The intensive care unit at the province’s biggest hospital, Tygerberg Hospital, had already reached its capacity, as 25 beds set aside for COVID-19 patients were fully occupied as of Tuesday, 19 May 2020. As of Thursday, 21 May 2020, 23 of the beds were occupied.
The Western Cape health department said the hospital should not be seen in isolation from the provincial plan in managing the pandemic, as it formed part of an “integrated plan, leveraging all available resources”. The province had 2 162 general care beds and 150 ICU beds that exist in central and regional hospitals, it said in a statement.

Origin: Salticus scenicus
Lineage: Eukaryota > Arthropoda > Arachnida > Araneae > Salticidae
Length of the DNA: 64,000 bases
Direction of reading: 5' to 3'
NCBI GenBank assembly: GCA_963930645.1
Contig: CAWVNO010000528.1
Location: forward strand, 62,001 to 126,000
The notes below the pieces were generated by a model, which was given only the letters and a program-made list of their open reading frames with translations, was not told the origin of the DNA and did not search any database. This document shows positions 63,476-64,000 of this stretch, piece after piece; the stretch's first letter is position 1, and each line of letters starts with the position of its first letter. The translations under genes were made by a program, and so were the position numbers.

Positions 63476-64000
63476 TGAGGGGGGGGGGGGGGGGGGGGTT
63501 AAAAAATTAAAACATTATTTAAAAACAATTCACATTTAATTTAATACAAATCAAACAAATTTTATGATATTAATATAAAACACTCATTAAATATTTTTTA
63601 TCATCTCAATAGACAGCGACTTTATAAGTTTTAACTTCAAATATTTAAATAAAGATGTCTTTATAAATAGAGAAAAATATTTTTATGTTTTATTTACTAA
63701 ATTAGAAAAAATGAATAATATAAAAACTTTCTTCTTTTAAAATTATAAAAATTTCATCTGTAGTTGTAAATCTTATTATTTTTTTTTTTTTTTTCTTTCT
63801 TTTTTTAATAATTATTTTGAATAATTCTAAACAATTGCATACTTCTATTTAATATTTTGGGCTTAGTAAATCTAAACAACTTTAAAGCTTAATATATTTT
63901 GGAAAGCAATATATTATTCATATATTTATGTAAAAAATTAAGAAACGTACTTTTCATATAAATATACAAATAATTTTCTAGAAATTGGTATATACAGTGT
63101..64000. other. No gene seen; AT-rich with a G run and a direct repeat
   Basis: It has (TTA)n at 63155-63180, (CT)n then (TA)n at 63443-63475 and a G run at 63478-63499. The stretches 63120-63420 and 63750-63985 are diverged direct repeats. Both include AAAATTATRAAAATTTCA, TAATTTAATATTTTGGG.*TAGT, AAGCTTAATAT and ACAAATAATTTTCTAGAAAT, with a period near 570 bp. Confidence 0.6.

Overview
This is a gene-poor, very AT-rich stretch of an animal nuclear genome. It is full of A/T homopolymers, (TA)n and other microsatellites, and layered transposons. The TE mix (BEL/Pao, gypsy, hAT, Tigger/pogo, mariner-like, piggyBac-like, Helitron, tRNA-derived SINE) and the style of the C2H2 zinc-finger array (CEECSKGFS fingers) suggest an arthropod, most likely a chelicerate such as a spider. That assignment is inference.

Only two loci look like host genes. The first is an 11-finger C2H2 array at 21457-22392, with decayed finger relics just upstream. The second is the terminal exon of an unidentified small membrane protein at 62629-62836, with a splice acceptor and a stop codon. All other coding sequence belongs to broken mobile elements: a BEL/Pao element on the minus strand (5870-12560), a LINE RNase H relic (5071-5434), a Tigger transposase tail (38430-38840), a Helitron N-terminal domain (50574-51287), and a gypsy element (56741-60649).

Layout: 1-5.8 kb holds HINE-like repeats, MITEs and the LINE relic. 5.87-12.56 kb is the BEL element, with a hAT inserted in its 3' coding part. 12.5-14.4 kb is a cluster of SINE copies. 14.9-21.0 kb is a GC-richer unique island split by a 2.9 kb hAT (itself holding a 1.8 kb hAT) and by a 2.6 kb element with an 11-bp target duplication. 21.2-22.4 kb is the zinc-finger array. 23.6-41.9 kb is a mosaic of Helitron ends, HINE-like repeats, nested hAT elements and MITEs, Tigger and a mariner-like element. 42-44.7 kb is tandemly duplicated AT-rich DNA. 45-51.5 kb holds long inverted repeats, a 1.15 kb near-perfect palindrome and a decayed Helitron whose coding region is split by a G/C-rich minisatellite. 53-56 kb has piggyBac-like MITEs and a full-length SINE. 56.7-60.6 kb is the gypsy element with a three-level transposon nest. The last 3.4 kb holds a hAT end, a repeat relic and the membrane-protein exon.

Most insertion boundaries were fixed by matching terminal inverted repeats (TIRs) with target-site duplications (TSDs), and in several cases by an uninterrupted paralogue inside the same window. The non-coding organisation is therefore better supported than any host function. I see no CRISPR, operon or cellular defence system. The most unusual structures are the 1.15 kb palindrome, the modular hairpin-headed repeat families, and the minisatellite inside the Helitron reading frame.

By Thursday, there were 143 patients admitted to ICU in both public and private hospitals, including the 23 at Tygerberg Hospital.
On Thursday it was reported that the number of COVID-19 patients at Groote Schuur Hospital is doubling every five days, currently running seven wards with over 120 COVID-19 patients and four intensive care units with 19 COVID-19 patients.
Mitchells Plain District Hospital was also taking strain as local infection numbers increased. The hospital's spokesperson, Monique Johnstone, said that every person was screened and tested before being allowed into the hospital to prevent and control the spread of the virus in the hospital.
Source: News 24